Nigel’s Music Business Blog 4

The subject of the blog this week and for maybe the following two weeks is intellectual property law and in particular the law of copyright. I do not intend to deal in any detail with trade mark law or the law of passing off save to say that these two areas of law are matters that will need to be thought about with reference to matters relating to the name of a band and any band logo. Ideally if possible a band name and any accompanying logo should be protected by registering the trade mark(s) in the relevant trade mark classes in which the band name and logo are used or going to be used. It may be that the band decide against applying for trade mark protection or that it might not be possible to register the trade mark(s) or the trade mark(s) is/are challenged by a third party and is/are subsequently revoked in some or all of the trade mark classes in which the mark(s) is/are registered. Where there is no trade mark protection for a band name or logo there is the possibility that protection might be available under the law of passing off. Without expanding any further let me just point these matters out: Yes it costs to register a trade mark and no you do not pay anything or need to register anything to possibly be able to use the law or passing off BUT and note the capital letters it is is better to get registered trade mark protection as it is a far better protection for your intellectual property law rights then trying to rely on the passing off law.
Enough about trade marks and passing off. Let’s move on to copyright. Can I get one of my two prejudices in life out of the way. The law does not refer to breach of copyright but refers to infringement of copyright. I don’t know why but it drives me mad when newspapers, radio and television broadcasters and leading lawyers (and believe me they do) refer to breach of copyright. I don’t know why it drives me mad but it does. Rant over! You may ask what is my other prejudice? I’ll tell you and it is a bit ridiculous I know but I hate men wearing bow ties during the day. I only like bow ties with a proper dinner jacket and even then I’m not that keen on them but I accept that they are required wearing with a dinner jacket. There is something about people wearing them during the day that gets under my skin. I think there should be a law against wearing them during the day. Apart from these two things I am pretty much perfect. Ha ha. So if you don’t like me just come up to me in the street during the day with a bow tie on and talk to me about breach of copyright. Aaaagh!!!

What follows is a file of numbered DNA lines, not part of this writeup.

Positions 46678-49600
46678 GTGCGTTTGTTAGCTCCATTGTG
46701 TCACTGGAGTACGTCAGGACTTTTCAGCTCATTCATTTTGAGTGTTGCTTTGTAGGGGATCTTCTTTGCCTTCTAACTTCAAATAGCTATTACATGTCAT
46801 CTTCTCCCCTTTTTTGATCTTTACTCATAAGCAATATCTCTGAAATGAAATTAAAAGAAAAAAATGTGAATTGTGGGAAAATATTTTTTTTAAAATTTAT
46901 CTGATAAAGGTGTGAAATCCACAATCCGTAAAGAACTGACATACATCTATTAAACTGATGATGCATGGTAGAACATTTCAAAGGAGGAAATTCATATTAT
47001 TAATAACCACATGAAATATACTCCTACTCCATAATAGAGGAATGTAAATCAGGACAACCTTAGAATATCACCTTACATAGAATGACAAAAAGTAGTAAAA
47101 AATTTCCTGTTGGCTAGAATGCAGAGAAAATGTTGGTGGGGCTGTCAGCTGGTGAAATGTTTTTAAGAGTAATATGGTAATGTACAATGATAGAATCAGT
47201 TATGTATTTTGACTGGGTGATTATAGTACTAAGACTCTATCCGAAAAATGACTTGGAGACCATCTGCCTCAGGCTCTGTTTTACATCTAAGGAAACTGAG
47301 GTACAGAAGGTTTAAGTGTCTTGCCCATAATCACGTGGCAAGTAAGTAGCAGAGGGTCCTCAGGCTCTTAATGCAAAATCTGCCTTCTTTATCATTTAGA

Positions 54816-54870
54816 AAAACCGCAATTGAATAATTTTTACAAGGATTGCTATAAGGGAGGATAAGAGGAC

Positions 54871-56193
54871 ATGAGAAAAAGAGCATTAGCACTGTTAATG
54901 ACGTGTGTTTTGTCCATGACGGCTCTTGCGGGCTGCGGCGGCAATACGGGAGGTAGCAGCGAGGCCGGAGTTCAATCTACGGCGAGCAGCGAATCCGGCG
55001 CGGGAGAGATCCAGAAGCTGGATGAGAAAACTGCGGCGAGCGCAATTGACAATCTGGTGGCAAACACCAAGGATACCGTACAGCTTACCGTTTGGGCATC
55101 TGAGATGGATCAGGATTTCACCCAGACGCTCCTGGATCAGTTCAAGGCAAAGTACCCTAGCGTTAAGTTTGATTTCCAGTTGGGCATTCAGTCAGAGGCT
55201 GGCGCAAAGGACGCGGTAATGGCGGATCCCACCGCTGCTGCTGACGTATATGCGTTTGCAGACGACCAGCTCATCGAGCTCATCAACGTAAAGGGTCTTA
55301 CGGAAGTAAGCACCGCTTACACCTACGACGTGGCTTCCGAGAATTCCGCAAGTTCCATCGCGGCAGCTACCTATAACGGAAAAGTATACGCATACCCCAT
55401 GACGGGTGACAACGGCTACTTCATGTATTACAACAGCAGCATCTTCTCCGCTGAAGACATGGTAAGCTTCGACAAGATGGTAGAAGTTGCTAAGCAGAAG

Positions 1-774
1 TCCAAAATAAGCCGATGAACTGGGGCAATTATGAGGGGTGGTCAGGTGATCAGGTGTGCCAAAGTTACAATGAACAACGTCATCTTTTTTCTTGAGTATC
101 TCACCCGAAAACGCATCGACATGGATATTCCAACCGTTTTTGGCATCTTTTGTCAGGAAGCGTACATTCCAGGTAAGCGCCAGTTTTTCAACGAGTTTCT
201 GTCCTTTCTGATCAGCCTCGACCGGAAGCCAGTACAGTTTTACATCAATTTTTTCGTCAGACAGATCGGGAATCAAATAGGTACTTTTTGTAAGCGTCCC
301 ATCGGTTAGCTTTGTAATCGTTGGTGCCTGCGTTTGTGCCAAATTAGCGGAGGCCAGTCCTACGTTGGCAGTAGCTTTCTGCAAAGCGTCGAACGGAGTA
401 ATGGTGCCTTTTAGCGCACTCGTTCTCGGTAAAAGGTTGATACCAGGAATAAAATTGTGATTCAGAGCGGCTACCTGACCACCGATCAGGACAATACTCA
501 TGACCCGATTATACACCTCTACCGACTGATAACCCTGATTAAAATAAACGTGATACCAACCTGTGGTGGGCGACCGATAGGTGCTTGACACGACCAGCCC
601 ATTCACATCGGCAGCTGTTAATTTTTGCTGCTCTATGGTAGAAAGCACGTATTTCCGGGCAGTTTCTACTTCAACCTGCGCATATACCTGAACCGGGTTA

Ok now back to business. Copyright. I must point out that this is only a short blog and is merely a taster about copyright law and in no way can this blog deal in detail with such an enormous topic.
Let me dismiss a couple of misconceptions. Firstly, to have copyright protection I need to register it. That is not the case. To get trademark protection you have to register the mark whereas with copyright provided you and the work qualify for protection you do not need to register the work. Secondly, if I use just a second or at most two seconds of a piece of copyright recorded music in my own piece of music I do not need any permission to do this as I am only using one or two seconds at most and this is acceptable. This is not the case. If you want to use a piece of copyright recorded music you will need in all probability three, yes three permissions, one from the writer/owner of any lyric or words you have used, one from the writer/owner of the music you have used and one from the owner of the copyright in the sound recording you have used.